Sorry for the long email, I just have strong views on this topic. Christians often talk about being cautious and protecting ourselves in regards to many other topics, and they should protect their girls against HPV.

-Older and Wiser


Dear Older and Wiser,

Thank you very much for your email.  I didn't know that conservative Christians had anything against HPV vaccinations, unless it is part of a general distrust for Big Government and anything having to do with sex education or the patronizing idea that teenagers "will just do it anyway."

I think that maybe there is a learning curve, not just for the Christian community but for any public health body that needs to get across the idea that an HPV vaccination is not dirty or a statement that a girl can become promiscuous now. When my father said he wished his (now too old) daughters could have got the HPV vaccination, I was very angry with him because I thought he was suggesting something pessimistic about us. However, my father has a friend whose daughter died of cervical cancer, and this affected him very much.  

Thus your arguments are very good. An HPV vaccination is not a mark of dishonour for any 15 year old girl but a recognition that she could catch HPV from any man, including her husband. And I think any public health body should get that idea across instead of dumb posters with a teenage girl with her head tilted to one side with "Am I ready for sex?" in a thought bubble over her head.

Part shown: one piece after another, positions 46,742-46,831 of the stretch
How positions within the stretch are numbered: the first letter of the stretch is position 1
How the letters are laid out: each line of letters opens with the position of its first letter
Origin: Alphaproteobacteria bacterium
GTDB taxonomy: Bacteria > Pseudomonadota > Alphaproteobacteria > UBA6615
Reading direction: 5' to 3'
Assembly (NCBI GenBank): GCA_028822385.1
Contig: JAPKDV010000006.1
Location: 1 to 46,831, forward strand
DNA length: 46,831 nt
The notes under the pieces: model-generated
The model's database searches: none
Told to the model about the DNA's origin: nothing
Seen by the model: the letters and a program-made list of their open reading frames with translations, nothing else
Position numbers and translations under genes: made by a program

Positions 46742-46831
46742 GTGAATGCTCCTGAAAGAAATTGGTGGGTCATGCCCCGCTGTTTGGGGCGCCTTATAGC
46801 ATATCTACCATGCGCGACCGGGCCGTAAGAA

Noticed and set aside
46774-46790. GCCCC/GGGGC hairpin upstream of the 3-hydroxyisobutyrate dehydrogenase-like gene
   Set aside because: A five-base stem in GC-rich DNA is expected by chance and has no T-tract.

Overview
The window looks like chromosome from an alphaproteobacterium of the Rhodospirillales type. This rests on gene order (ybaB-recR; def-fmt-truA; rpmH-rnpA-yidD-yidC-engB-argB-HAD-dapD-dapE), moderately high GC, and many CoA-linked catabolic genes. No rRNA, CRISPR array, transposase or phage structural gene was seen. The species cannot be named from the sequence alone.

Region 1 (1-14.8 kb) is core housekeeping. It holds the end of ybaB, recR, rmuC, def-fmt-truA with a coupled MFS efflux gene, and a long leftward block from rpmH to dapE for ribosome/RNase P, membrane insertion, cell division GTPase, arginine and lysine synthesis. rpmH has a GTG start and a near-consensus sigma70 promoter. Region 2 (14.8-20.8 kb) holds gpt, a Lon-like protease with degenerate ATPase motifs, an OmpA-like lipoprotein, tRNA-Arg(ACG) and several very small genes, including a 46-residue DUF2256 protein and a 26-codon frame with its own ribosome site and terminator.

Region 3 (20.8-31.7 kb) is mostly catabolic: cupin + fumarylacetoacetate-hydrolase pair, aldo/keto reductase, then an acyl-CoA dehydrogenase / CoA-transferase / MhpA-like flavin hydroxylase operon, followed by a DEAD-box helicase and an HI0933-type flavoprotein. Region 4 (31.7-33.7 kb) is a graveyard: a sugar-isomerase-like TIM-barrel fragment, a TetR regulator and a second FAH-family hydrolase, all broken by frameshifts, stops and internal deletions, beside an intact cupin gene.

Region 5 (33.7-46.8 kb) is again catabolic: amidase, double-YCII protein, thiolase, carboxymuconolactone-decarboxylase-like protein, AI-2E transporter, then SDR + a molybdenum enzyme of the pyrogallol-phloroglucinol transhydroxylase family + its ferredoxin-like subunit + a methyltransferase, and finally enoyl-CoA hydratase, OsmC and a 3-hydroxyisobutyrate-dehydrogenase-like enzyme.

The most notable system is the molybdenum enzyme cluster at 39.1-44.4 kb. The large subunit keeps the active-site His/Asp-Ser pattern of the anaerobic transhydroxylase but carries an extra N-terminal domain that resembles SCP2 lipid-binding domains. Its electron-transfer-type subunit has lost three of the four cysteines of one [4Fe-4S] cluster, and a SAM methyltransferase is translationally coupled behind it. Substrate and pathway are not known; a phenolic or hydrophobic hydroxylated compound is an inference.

I hope I may publish your email, as I would like other girls to read it. Meanwhile, I am sorry you have HPV, and I hope it clears completely out of your system. From my reading, it appears that it usually does. 

Grace and peace,
Seraphic

P.S. to all: Once again, I am not a doctor, and I don't know if I would have my 15 year old daughter vaccinated, if I had one. (Ask your doctor if she would.)

It is not guaranteed that any of us will get HPV, and I am (rightly or wrongly) suspicious of all new "magic bullet" drugs and vaccinations because of what happened to the "DES Daughters" and the poor people exposed to thalidomide. All I can say is that it is your parents' and/or your decision. And, incidentally, I see that boys can be inoculated for it, too. Interesting that the burden of responsibility for sexual health has ONCE AGAIN been placed on women.

By the way, as a twice-married middle-aged lady, I get a cervical smear myself. The National Health Service in Scotland advises that women have this done every two years.

12 comments:

healthily sanguine said...